Supposedly the Roman legal code did not include a punishment for blasphemy. This is natural in a multi-faith empire, but underscores a bit of very healthy thinking: blasphemy is not for human law to prosecute, but for the deity. If the deity cannot stand up for itself, it's not much of a deity, is it?
The violence of the prophet caricatures ought to be remembered in history books as one of the great missed opportunities of the 21st century. The initial reaction of the Muslim world was nothing short of admirable. Outrage, diplomatic statements and the boycott of Danish goods marked a fundamental shift in the attitudes of the Arabic population. While I do applaud the Jyllands Posten and the Danish government for defending European values - it was about bloody time - I was also pleased to see the Muslims use political measures to settle their differences with the West.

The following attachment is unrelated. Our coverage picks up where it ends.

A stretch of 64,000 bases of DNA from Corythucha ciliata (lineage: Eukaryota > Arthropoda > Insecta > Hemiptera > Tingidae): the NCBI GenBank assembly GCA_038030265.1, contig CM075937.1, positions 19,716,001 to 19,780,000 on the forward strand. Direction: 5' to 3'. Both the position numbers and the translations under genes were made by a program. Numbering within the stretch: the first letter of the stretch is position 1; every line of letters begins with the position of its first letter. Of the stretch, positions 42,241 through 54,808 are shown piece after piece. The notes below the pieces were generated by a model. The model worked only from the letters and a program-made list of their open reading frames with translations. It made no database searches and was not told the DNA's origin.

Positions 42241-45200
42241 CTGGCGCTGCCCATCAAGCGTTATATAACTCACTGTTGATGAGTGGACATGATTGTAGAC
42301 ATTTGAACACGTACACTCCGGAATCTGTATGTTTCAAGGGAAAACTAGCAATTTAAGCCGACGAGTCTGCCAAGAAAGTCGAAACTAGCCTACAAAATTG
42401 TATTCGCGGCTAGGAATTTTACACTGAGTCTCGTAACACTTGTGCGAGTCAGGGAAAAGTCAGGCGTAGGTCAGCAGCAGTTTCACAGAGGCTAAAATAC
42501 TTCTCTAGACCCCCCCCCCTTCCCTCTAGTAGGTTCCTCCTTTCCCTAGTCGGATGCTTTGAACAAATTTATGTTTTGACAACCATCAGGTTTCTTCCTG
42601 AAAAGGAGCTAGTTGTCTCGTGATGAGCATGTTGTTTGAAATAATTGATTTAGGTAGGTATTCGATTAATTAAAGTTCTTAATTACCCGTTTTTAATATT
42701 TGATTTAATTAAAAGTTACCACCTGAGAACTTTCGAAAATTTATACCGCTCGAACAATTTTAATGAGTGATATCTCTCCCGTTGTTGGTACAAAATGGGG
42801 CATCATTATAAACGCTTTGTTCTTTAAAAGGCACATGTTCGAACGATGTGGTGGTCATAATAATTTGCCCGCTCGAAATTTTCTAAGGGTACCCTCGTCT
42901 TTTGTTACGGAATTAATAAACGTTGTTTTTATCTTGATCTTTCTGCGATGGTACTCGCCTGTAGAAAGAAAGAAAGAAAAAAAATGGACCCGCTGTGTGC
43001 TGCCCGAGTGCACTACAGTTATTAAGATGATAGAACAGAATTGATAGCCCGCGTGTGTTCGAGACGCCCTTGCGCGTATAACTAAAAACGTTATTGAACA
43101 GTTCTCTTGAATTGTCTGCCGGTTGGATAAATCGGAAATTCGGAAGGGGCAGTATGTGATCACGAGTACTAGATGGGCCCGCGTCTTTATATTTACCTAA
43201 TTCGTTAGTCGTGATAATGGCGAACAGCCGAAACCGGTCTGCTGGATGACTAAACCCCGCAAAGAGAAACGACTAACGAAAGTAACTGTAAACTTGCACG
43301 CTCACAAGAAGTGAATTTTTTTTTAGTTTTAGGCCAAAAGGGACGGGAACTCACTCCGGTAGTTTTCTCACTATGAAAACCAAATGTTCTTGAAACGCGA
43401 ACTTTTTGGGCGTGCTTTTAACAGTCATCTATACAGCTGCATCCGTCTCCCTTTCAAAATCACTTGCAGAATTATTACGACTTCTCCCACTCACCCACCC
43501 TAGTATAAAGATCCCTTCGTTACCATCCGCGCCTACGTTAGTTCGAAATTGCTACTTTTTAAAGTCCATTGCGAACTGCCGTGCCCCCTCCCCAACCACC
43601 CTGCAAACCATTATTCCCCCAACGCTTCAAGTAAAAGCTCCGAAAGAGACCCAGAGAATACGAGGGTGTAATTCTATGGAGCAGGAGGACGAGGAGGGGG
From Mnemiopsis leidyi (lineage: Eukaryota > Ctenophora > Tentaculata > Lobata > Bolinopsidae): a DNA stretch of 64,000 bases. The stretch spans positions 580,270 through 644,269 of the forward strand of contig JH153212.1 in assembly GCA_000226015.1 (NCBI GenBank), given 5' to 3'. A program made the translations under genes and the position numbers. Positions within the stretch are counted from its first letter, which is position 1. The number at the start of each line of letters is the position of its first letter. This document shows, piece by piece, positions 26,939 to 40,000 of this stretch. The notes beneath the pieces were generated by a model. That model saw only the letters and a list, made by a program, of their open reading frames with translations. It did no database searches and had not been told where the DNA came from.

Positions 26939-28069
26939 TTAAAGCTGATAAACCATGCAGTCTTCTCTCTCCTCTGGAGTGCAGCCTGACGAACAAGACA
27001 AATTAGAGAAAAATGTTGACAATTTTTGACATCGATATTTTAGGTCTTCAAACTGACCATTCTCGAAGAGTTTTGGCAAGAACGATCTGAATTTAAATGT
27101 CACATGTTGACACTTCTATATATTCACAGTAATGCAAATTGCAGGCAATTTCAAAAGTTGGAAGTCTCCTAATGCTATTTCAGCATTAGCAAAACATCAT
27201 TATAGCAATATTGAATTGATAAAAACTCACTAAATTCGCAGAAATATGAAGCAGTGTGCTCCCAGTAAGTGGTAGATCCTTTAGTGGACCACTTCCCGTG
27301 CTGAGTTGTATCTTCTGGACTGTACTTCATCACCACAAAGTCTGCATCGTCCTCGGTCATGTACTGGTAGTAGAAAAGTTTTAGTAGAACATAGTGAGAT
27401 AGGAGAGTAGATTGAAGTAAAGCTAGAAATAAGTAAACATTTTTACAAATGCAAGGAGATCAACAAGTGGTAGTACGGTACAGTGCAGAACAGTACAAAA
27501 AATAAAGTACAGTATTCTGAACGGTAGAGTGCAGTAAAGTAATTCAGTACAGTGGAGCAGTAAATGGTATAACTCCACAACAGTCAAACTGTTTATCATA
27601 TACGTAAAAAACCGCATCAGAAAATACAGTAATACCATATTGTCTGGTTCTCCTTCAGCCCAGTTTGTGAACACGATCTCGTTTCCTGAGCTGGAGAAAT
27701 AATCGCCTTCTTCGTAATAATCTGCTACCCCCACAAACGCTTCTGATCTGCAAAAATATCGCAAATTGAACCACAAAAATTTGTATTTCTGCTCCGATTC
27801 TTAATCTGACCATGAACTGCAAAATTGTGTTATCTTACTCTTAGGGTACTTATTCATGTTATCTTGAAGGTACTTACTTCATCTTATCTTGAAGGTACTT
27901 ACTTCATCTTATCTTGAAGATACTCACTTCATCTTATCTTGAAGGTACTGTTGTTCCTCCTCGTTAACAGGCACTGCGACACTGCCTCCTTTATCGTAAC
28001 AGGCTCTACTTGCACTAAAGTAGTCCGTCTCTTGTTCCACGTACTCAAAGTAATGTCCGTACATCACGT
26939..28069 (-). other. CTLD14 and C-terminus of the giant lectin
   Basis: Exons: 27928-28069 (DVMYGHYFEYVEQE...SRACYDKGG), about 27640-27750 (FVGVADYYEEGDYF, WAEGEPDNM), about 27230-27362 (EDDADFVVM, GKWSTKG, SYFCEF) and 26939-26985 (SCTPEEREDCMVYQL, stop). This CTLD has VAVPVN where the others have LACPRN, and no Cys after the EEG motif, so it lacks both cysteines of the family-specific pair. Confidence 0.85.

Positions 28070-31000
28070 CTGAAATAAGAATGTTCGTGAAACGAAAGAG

Part of ARLA's excess capacity could be picked up by Israel. And hey, they were never going to sell much Danish bacon in Saudi Arabia.
Alas, inertia prevailed and cries of "Kill the infidels!" ensued. A real chance to at least begin to reconcile Sharia and democracy was lost.
I saw a photo next to a news article, of the protesting crowd holding a banner: "Our religion does not allow unconditional freedom of speech!"
Well, ours does. Tough shit.
One of freedom''s wars (revisited)
2 months ago